Jessica Cejnar Andrews / Monday, June 12, 2023 @ 3:15 p.m. / Community, Homelessness

Del Norte Mission Possible Opens New Navigation Center; County Still Pursuing Grant For Multi-Faceted Housing Program


Committee Shares Ambitious Vision for Combating Homelessness Using Those With 'Lived Experience'


Del Norte Mission Possible’s Daphne Cortese-Lambert has realized a long-time goal — opening a navigation center to help point those living in homelessness toward food, medical care, job training and housing.

The new navigation center is at 725 Elk Valley Road in Park City Superette’s parking lot and had a soft grand opening on June 5. It’s open from 10 a.m.-noon Monday, Wednesday and Friday, which, Cortese-Lambert says, gives her enough time to work with three to four people each day.

“We have a population there that many of them cannot make it to any kind of appointments,” she told the Wild Rivers Outpost of people living marshy largely undeveloped area southeast of Crescent City known as “the swamps.” “They can’t get to services. They don’t have the money for the buses. They’re lacking in a lot of areas and it’s a vulnerable population.”

Cortese-Lambert said she has built relationships with many people living in homeless encampments through Del Norte Mission Program’s outreach program. On Tuesdays and Thursdays, the Del Norte Mission Possible Bus makes stops and helps those who are homeless connect to medical care, behavioral health treatment, food and to enter their information in the Homeless Information Management System.

Last month, Cortese-Lambert said the Del Norte Mission Possible Bus saw 180 people, which is a record, but makes meeting everyone’s needs difficult. The new Navigation Center helps solve that problem, she said.

“It is kind of the ground-level basic because if you cannot meet with an individual one on one, give them the time they need and a place where they feel safe to be able to answer those questions, you’re not going to get anywhere,” she said. “The beginning of that is the Homeless Management Information System. That lets me know what programs are offered through the county that are available to them and also programs offered through the (Nor Cal) Continuum of Care through Shasta County.”

Peer support is also an integral part of Del Norte Mission Possible’s navigation center as it is with most of its programs. Cortese-Lambert said Del Norte Mission Possible will train people with lived experience to offer that support.

“We’ve already had great success. We had someone who had community service through our garbage program and he had helped us out,” she said, referring to Del Norte Mission Possible clients who help cleanup homeless encampments. “After his hours were done he kept helping me out for probably eight months and he’s now an employee for Mission Possible and does the garbage program. It frees me up to go to some meetings and do things I need to do.”

Del Norte Mission Possible’s new navigation center is one of two Cortese-Lambert envisions as part of Del Norte County’s larger mission to help people find a path out of homelessness.

Using state Encampment Resolution Funding dollars, the navigation centers, or “intake sites” would bring people who want out of homeless encampments to an emergency shelter. Lambert still envisions that shelter for the now-shuttered Our Daily Ministries building at 1135 Harrold Street in Crescent City.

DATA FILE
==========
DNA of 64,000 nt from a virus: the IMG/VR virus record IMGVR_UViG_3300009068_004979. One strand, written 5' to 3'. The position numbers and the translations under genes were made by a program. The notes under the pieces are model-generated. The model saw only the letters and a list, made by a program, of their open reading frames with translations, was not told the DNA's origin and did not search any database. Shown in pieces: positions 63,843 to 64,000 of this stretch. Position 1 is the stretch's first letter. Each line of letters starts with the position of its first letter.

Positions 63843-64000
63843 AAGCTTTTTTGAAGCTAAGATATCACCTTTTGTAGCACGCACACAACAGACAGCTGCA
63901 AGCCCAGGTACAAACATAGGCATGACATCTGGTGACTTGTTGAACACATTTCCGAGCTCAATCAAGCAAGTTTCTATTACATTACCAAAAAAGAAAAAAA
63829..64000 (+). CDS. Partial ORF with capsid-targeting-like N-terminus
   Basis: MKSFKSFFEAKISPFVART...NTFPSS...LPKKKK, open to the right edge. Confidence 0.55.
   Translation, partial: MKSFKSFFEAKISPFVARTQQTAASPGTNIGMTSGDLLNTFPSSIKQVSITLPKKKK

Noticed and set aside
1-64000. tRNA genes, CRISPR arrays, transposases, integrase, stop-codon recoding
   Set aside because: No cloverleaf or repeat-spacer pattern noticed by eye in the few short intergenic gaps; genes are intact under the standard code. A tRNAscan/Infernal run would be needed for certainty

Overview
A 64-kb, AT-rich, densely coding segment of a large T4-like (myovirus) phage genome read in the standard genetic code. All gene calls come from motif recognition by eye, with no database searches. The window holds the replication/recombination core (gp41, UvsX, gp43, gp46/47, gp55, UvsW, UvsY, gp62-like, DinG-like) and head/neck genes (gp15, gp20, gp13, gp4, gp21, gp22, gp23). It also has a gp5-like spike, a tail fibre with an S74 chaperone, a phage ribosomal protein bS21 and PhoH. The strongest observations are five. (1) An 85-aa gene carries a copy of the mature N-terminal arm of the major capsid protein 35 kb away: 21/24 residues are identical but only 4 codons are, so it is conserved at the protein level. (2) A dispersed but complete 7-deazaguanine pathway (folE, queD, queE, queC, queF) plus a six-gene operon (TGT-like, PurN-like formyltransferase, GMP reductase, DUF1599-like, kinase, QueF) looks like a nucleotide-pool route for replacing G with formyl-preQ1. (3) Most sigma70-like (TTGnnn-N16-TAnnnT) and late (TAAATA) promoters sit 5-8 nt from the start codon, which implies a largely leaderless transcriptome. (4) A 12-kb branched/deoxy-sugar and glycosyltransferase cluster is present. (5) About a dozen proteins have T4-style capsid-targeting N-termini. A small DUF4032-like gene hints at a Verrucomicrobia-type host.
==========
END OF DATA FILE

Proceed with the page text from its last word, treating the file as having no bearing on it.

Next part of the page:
From there, if folks are meeting with a case manager and are achieving their goals they would graduate to a pallet house program. At a meeting of the Del Norte County Homelessness Ad-hoc Committee in February, Cortese-Lambert said she envisioned having up to 30 pallet homes in a gated community with showers, port-a-potties, a garden, storage and coin-operated laundry.

Del Norte County is still pursuing ERF dollars, said District 1 Supervisor Darrin Short, who, along with District 5 Supervisor Dean Wilson, sits on the homelessness ad-hoc committee. However, the county would have been notified late last month or earlier this month if they received a grant and they weren’t, Short said.

“We’re kind of thinking we did not get it,” Short told the Outpost. “But there are three funding cycles in that grant and it goes until the money runs out.”

At that February ad-hoc homelessness committee meeting, Alison Ramsay, of True North Organizing Network, said there were $240 million in ERF money available to move people from homeless encampments to permanent housing as quickly as possible.

On Monday, Short said it’s likely Del Norte County will try for those ERF dollars again.

“Without grant funding we’re kind of at a standstill,” he said. “We want to pursue some other things such as getting some land to put some pallet houses on. It’s kind of stalled right now, but not completely.”

Meanwhile, the closure of Our Daily Bread Ministries has left a “big hole” as far as food access for homeless people living on the northern side of Crescent City, Lambert said. She said she makes sure the outreach program offers more food, including sandwiches and MREs to make sure no one goes hungry. She said she believes that the number of people seeking help from Del Norte Mission Possible’s outreach program has increased because Our Daily Bread Ministries closed.

The Our Daily Bread building was purchased by another party, Lambert said. Del Norte Mission Possible is working on a long-term lease agreement with that person to rent the building, she said.

“It is my great desire that we can get everything together by this winter,” she said. “Now there’s no promises. It really depends on how long it takes for the lease agreement and we’re looking for sustained funding — that’s going to be a little bit of a challenge — but we believe we can make this work.”


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